PARIS, France, Feb 14 – The scratching of the superjumbo jet Airbus A380 echoes the sad fate of the supersonic Concorde, another feat of aviation technology that turned out to be a commercial flop.
Concorde, supersonic speeds
The inaugural commercial flight on January 21, 1976 of Concorde, the world’s first supersonic passenger plane, promised a revolution in aviation.
Distinctive for its long pointed nose which drooped downwards during take-off for better pilot visibility, the “great white bird” was designed, built and operated jointly by France and Britain.
It was the first computer-controlled commercial aircraft in history and also innovated with a weight-saving aluminium body and triangular delta wings.
The aircraft could fly at over twice the speed of sound, creating its famous “sonic boom” when it burst through the sound barrier.
With a cruising speed of nearly 2,200 kilometres (1,370 miles) an hour, it could get a small number of passengers from Paris to New York in three and a half hours. The same journey in a standard flight today takes around eight hours.
But there were also major, eventually crippling, drawbacks: it was thunderously noisy, reaching nearly 120 decibels at take off, and it guzzled fuel at a rate of 20 tonnes per hour.
Extremely expensive to develop at an estimated final overall cost of around 1.6 billion dollars, according to BAE Systems, only the wealthiest passengers were able to afford the exorbitant ticket prices for its 100-144 seats.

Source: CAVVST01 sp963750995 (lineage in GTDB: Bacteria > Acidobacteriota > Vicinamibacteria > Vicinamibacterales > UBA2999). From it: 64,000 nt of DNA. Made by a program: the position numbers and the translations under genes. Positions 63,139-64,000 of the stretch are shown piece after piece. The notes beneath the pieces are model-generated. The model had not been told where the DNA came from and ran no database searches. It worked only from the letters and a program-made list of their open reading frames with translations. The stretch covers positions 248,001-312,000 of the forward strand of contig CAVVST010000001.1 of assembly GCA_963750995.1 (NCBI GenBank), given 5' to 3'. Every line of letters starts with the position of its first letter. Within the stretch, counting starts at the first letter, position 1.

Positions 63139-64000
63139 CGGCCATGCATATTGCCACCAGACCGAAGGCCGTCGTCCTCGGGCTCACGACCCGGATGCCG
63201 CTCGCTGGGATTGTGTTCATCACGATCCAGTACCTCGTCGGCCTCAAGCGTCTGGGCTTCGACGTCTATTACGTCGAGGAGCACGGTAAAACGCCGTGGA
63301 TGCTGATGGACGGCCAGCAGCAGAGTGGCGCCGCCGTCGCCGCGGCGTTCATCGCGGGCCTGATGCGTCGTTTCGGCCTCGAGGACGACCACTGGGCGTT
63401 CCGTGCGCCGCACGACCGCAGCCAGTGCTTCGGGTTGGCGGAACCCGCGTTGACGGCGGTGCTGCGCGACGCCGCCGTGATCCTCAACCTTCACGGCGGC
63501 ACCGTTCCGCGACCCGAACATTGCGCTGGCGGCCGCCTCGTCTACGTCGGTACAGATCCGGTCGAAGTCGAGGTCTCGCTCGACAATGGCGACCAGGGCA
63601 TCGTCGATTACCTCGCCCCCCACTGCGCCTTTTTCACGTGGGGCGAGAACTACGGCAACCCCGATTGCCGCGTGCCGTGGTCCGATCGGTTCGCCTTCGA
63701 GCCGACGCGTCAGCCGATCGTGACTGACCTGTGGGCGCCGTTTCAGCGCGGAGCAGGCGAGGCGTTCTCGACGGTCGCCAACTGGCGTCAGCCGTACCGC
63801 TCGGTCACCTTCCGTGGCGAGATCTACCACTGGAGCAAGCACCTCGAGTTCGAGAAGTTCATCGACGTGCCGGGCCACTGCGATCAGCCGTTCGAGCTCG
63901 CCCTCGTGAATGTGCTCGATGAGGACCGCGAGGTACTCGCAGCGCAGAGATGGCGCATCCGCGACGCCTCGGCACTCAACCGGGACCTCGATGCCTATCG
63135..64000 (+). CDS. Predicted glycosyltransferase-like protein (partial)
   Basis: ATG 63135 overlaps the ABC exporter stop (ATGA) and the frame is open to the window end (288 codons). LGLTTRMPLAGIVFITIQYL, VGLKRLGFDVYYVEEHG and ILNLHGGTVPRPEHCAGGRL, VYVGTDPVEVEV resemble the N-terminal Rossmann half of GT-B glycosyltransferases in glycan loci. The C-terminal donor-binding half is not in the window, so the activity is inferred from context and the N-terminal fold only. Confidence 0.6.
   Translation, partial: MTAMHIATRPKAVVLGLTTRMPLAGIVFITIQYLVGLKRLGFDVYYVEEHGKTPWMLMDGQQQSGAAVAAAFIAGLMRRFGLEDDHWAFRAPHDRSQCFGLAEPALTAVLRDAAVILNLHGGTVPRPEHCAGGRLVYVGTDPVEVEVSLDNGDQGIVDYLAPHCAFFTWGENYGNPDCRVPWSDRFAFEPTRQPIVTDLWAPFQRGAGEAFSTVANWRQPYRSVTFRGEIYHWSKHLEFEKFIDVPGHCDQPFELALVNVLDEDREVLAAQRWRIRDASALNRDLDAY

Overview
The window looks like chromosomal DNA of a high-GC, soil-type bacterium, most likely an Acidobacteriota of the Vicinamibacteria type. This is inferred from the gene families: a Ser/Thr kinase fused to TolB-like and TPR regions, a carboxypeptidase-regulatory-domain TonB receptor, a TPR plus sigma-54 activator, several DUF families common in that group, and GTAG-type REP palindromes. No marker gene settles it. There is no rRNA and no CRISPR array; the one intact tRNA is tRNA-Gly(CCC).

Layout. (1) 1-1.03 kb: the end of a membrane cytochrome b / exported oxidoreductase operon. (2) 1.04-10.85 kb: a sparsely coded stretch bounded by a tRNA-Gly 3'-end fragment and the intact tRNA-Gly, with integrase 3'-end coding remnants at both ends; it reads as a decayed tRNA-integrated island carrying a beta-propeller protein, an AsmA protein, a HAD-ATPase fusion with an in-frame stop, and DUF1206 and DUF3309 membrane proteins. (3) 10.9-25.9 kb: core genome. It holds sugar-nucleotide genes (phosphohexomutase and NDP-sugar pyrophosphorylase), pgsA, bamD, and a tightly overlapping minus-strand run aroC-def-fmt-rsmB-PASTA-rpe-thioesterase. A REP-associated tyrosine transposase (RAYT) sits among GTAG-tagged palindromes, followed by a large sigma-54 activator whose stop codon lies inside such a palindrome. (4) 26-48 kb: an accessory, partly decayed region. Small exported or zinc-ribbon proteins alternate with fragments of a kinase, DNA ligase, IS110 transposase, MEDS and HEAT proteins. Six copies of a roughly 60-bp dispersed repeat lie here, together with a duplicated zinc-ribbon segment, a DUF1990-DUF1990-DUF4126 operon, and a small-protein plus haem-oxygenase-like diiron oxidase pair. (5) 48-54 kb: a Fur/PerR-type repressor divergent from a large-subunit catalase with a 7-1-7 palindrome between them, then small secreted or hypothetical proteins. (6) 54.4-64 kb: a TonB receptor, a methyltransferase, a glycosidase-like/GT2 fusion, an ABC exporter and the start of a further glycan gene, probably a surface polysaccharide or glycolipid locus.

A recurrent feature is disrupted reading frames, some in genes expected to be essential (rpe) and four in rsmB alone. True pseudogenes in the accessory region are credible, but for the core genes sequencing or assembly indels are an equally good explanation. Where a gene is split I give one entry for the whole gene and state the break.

The aircraft – only ever used by Air France and British Airways, who between them operated 14 planes – never made a profit.
A crash on July 25, 2000 in a suburb of Paris that killed 113 people was a major blow, with the aircraft grounded for investigations. After the September 2001 air plane attacks in the US that caused a major crisis in the industry, worsening business prospects, the Concorde’s fate was sealed.
Air France flew its final commercial Concorde flight in May 2003, and British Airways followed suit in October of the same year.
Airbus A380, superjumbo-sized
Boasting double the capacity of a traditional passenger aircraft, the Airbus A380 was also hailed as a turning point for aviation when it arrived in the skies on October 25, 2007.
The world’s largest passenger jet, developed by European aerospace giant Airbus, was seen as a step into the future as the industry prepared for soaring numbers of long-haul passengers.
The double-decker, four-engine plane can pack in up to 853 passengers, and has 50 percent more floor space than the next biggest aircraft, the Boeing 747.
Its capacity was seen as a way to combat airport congestion.
By the end of January 2019, 234 aircraft had been delivered around the world, according to Airbus data.
But the size of the A380 turned out to be its weakness.
Even though it is unbeatable in terms of price per seat, an A380 – which sells for roughly $445 million – has to fly at near-full capacity to be profitable.
Having envisaged at its outset that it could sell 1,200 planes over 20 years, Airbus has seen orders decline and struggled to find enough buyers to justify its production.
Airbus announced Thursday it would end production of the superjumbo and stop deliveries in 2021.